On top of these improvements, the ECCL project will create new community spaces for the Emeryville community to gather after hours and on weekends: a community center, playing fields, a public commons, a senior resource center, a public library with a café and an upgraded gym.
Investing Wisely & Within Our Means
Yes, we could simply build a cheaper replacement high school that will largely retain the status quo (though doing so for less than 300 students is hardly an efficient use of taxpayer dollars as it divides our resources and requires higher administrative and operating expenses). Instead, we are choosing to invest in a project that will enable staff to better serve our students now and will substantially increase the ability of our schools (and not just Anna Yates) to attract families and teachers going forward. At the same time, the Center will create new community spaces for all Emeryville’s citizens.
As we build this Center that could well become a national model which other cities and districts will look to, we’re doing so within our means. Even with Series D, which I see as a prudent and measured CAB and you see as irresponsible, the four Measure J bonds together will cost taxpayers much less than the bond program anticipated at the time of the Measure J campaign. When Measure J was approved by 73% of voters in 2010, it was anticipated that the bonds would issue at then prevailing interest rates of roughly 6% (like the Series A bond), have a maturity of as much as 40 years, and total up to $95 million in principal. Instead, the ECCL project is being built for less than $65..6 million in Measure J bonds, with a combined interest cost of 4.58%, and over a shorter period of time (the longest maturity is 32½ years). (See also the CAB FAQ on the EUSD website.)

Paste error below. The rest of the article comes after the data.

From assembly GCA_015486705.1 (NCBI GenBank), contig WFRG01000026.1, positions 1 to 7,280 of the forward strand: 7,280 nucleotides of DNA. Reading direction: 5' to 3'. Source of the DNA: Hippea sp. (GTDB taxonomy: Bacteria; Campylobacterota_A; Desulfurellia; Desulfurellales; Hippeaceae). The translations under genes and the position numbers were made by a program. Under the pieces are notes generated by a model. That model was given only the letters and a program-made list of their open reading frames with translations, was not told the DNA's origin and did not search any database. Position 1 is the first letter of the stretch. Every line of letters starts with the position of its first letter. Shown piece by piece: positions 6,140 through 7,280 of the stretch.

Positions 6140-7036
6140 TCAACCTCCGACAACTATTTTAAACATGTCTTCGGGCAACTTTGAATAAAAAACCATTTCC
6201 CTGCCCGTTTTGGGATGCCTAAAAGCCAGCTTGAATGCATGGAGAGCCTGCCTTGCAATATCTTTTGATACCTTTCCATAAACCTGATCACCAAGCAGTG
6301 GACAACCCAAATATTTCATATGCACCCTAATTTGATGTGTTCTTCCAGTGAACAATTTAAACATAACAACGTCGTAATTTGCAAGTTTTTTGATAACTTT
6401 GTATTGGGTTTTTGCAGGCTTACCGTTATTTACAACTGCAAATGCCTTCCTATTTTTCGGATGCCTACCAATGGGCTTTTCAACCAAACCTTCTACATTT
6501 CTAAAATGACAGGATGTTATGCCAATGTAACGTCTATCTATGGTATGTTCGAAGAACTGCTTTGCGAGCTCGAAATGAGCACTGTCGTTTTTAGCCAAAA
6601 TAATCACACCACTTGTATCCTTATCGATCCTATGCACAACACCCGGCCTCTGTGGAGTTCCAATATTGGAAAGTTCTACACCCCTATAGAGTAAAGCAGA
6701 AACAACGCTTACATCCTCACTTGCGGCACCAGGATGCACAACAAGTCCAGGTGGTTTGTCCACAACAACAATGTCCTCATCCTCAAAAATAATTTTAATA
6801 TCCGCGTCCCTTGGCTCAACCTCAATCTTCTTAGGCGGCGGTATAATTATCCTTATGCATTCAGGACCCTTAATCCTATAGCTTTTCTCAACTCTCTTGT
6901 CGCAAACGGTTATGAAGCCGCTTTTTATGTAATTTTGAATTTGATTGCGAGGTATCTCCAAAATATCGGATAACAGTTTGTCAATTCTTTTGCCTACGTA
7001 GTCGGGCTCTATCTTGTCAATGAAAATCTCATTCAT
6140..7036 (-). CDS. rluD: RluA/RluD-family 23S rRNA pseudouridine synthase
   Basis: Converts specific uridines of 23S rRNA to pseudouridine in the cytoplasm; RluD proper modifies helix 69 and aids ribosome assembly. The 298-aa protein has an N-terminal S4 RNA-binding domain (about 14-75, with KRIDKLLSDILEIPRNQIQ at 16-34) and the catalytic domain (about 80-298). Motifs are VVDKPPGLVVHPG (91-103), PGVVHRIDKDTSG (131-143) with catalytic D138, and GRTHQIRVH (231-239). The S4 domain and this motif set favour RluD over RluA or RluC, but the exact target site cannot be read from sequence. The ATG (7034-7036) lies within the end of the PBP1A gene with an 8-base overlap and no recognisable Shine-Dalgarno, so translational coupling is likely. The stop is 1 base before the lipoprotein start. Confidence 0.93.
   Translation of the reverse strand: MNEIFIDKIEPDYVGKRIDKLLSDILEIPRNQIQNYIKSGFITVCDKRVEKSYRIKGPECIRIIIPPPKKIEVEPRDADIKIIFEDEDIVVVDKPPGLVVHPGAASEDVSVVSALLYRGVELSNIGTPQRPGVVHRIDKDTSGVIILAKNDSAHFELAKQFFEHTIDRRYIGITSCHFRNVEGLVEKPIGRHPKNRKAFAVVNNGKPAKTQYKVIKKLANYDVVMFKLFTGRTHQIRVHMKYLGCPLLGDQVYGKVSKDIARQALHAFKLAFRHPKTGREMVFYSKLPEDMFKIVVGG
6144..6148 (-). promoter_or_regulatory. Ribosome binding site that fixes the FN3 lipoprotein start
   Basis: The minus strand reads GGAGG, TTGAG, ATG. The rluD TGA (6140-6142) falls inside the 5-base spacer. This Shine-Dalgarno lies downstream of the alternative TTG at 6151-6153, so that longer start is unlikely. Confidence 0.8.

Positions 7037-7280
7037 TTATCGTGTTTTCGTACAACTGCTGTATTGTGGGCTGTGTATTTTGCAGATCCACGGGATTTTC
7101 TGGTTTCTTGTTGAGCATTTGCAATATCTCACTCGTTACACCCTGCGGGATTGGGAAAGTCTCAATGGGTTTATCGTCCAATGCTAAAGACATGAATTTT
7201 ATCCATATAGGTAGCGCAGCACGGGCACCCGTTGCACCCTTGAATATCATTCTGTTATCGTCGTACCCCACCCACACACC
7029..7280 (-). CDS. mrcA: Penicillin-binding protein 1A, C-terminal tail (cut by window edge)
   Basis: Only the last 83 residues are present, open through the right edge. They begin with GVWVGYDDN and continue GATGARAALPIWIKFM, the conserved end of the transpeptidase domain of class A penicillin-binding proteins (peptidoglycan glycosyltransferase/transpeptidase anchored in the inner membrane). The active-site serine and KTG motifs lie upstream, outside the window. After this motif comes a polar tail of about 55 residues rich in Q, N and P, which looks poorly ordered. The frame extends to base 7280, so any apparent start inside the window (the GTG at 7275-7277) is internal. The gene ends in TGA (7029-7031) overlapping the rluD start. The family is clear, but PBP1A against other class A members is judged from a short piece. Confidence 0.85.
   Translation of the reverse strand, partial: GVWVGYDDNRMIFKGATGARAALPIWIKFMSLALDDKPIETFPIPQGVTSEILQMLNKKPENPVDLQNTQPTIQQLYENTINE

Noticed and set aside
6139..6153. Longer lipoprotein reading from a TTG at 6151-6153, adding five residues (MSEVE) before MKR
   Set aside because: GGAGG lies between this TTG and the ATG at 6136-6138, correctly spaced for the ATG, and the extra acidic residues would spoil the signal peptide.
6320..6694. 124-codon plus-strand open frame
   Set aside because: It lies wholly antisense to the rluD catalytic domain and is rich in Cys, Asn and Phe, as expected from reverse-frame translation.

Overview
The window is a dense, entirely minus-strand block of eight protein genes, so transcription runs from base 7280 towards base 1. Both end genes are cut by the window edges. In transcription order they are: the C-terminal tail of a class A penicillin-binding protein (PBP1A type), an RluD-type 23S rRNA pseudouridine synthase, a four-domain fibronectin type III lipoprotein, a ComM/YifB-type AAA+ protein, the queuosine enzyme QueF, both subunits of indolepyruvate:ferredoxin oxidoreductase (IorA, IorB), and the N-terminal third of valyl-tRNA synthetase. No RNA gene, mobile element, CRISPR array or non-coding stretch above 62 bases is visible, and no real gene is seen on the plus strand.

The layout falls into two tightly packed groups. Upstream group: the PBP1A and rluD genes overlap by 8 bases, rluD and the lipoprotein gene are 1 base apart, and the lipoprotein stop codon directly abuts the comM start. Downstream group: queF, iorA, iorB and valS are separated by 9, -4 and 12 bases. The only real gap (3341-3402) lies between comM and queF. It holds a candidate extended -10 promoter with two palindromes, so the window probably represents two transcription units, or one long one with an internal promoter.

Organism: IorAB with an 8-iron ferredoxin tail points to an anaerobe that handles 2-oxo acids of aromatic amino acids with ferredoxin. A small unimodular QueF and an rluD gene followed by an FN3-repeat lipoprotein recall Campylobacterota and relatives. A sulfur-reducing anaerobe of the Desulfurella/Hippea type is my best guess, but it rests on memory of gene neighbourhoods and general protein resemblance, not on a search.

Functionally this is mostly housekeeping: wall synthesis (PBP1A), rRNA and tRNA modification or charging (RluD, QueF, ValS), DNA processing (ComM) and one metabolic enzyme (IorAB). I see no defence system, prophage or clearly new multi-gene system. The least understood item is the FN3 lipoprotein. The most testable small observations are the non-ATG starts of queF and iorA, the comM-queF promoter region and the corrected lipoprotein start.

I wouldn’t ask taxpayers to invest in anything I wouldn’t consider worthy myself. That means my family will pay approximately $240 per year in Measure J-generated taxes on our approximately $400,000 home. That’s a bargain in my mind for what our children and we as a community stand to gain—and it would be to me even at your doomsday scenario of $360 per year.
And if our schools do significantly improve as these bond investments portend, then the increased demand for Emeryville schools will have one other effect—our housing values will rise too. There are no guarantees in life but, to me, for a few hundred dollars a year this is a community vision worth investing in.
John Affeldt has a son in Kindergarten at Anna Yates and was appointed to the School Board in July 2012. For over twenty years he has worked on educational equity issues at Public Advocates in San Francisco where he has twice been recognized as an Attorney of the Year in California for his education work.